The loops I’m creating aren’t melodic, per se. They don’t have a narrative. I can’t tell which way is forwards or backwards, up or down. They have no beginning, middle, and end. I get so many layers going that I have almost every note in the scale on this loop. I then shift down an octave, I discover a low emotional din, like when you’re in a room and you hear so many people talking that you’re unable to pick out any single voice or story.
I’ve never been interested in gear or the technical side of things and how they work, but there is something about this pedal that allows me to expand on my instrument while keeping it on a human scale. I start with one idea and layer so many things on it that it becomes something entirely new five minutes later. There’s something about the quick and dirty of it, the instant gratification of taking my instrument and making it into something more expansive. It’s completely intuitive. Notes spill outside of the bar lines. They diffuse like a fog, they’re blurry.
Now here’s one of the key parts to this looping thing: When I want to move on to a new idea, I have to erase the old one. I can’t be too precious about my ideas. I have to say goodbye to the old idea forever to start over, to try something new. Eventually I improvise my way into something that works.
It’s spring now. I’m on the farm for two or three weeks at a time, not speaking to anyone. I get up in the morning, get eggs from the chickens and fresh asparagus from the garden and make an omelet and a pot of coffee. I start making loops in the morning and the next thing I know, the sun is going down. I am so deeply, deeply in it.
While I’m fixing a snack, I’ll keep the loop playing. And I start experimenting with ways my voice might couch itself inside of the loops. I step outside the barn and still hear the music come through my old Fender Twin amp, blowing out through the windows. Fifty, sixty yards outside the barn, I can still hear the music all around me. As I turn the corner to the barnyard there are two old empty silos that I sometimes play and whistle in. They have this extraordinary reverb. I start to notice that what’s coming in through my eyes affects what I hear. And then how what I hear affects what I see. And this has a profound effect on the music I’m making.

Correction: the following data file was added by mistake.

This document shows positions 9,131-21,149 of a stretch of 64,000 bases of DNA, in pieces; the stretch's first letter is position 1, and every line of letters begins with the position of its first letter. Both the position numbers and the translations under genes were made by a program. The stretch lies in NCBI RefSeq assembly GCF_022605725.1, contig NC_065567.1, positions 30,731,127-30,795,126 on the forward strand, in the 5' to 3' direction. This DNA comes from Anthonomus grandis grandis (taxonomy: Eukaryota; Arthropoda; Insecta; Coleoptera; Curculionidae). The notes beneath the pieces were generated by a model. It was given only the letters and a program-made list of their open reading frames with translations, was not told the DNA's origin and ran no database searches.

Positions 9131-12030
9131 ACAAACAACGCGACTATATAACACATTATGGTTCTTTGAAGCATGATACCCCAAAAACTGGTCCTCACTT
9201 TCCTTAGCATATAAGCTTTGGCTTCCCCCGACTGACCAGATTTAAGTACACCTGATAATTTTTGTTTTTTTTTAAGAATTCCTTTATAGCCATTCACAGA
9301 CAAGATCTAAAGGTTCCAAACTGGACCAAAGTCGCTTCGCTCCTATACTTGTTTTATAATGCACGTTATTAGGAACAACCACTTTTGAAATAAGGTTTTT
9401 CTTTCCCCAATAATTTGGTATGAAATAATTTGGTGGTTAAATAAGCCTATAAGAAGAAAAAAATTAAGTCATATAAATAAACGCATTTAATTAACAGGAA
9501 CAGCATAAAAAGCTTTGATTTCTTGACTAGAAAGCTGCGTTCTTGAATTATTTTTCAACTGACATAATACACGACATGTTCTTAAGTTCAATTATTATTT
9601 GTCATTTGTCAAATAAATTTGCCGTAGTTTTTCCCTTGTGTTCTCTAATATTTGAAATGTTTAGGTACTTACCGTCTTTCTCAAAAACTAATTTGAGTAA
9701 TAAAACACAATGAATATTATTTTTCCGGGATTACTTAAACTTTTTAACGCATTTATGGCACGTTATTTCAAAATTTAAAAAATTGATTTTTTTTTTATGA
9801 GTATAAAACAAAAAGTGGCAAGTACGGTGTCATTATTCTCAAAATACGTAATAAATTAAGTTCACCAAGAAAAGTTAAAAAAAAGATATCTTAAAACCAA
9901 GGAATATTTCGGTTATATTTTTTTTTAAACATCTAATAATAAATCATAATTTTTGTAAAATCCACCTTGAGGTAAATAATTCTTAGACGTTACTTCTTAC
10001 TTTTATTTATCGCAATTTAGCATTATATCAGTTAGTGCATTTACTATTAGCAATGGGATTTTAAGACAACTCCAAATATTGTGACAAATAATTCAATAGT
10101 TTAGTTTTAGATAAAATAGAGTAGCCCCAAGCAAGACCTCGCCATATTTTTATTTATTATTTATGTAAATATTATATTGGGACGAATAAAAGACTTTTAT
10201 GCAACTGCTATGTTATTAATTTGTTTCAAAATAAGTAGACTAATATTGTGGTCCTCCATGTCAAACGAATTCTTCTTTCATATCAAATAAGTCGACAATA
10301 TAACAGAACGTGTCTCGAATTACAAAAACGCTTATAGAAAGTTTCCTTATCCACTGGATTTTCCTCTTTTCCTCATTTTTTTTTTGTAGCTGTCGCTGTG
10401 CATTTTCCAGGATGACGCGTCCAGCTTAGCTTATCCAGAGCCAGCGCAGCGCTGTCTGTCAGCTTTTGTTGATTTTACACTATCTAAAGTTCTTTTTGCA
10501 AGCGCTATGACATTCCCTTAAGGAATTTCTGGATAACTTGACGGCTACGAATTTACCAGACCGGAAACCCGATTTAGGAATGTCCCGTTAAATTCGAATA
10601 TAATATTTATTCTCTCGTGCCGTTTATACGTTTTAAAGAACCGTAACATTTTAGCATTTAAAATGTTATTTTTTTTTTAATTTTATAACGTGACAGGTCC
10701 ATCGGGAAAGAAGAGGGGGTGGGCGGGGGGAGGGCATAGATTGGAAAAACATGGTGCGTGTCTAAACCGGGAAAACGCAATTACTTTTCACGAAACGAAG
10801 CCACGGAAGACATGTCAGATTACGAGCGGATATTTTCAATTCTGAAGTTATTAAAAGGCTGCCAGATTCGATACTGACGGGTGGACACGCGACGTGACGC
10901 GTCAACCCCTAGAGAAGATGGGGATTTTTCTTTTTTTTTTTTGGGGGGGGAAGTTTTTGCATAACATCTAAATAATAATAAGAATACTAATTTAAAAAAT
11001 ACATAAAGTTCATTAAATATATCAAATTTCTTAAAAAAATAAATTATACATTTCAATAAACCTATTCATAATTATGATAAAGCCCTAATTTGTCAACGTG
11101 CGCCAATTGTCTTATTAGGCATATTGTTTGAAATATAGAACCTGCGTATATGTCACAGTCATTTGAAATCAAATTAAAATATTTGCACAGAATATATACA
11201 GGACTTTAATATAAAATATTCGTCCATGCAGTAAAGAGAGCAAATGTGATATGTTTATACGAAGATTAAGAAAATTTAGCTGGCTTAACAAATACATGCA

Anyone who spends that much time alone is going to start to battle with inner demons. These are some long days and weeks to be wrestling with my work. Not speaking with anyone for long expanses of time, I am kind of losing my mind a little bit. I ask myself, “What made me leave my community to spend so much time alone? Is this a natural human impulse?” In certain cultures it’s a fate worse than death to be ostracized, yet it’s my choice. I pursue it, I embrace it.
There’s something I access in myself away from the noise of my day-to-day ambitions. Discovering these amorphous, gaseous-state loops, I stumble into what feels like the weather system rolling through the valley.
I remain on the farm for about three years. I am not really aware of an audience when I write. There isn’t any purpose to what I am doing. But I know it is profoundly important for the music I am making, the atmospheres I am creating, and the textures. Before this, my songs took a lot of twists and turns and had all sorts of stylistic mashups. Now I feel like I can write a song that has only two chords in it, or even just two notes in it, and have it be compelling.
Looping is by nature repetitive. Meditative. Repetition has always been my biggest complaint against pop music. Why do they keep driving home that chorus? But the loops force me to embrace repetition. To see it as a virtue. To be more spare and minimal.
My life on the farm is not all such a blissful experience, though. It is not easy. I never think: “Here’s the plan, I’m going to do this solo thing and take it on the road.” But that’s exactly what happens.
Now and then I come back to Chicago and crash on couches. I can’t really afford two places. It’s a transient existence. I go from looping all day by myself to loading up my van and touring by myself. I load in all my equipment to a venue, set it up, play the show, jump offstage, sell merch, talk to people, settle up the show and then go back to the hotel, or wherever I am staying. I have the show money in one pocket and the merch money in the other and I throw it on one of the double beds and collapse from exhaustion. Next morning I get up and drive eight hours and do it again. I do this for weeks and weeks and then return to the barn.
During this time, my main social interactions are from the stage. Being on stage is safe. Because I have an almost ceremonial reason to be there. I can express myself better to a couple hundred people in a room than I can to a single person. On stage I begin to translate what I have been practicing, and I realize that it actually works. The performances are compelling. My music doesn’t feel false, or forced, as I feared it might.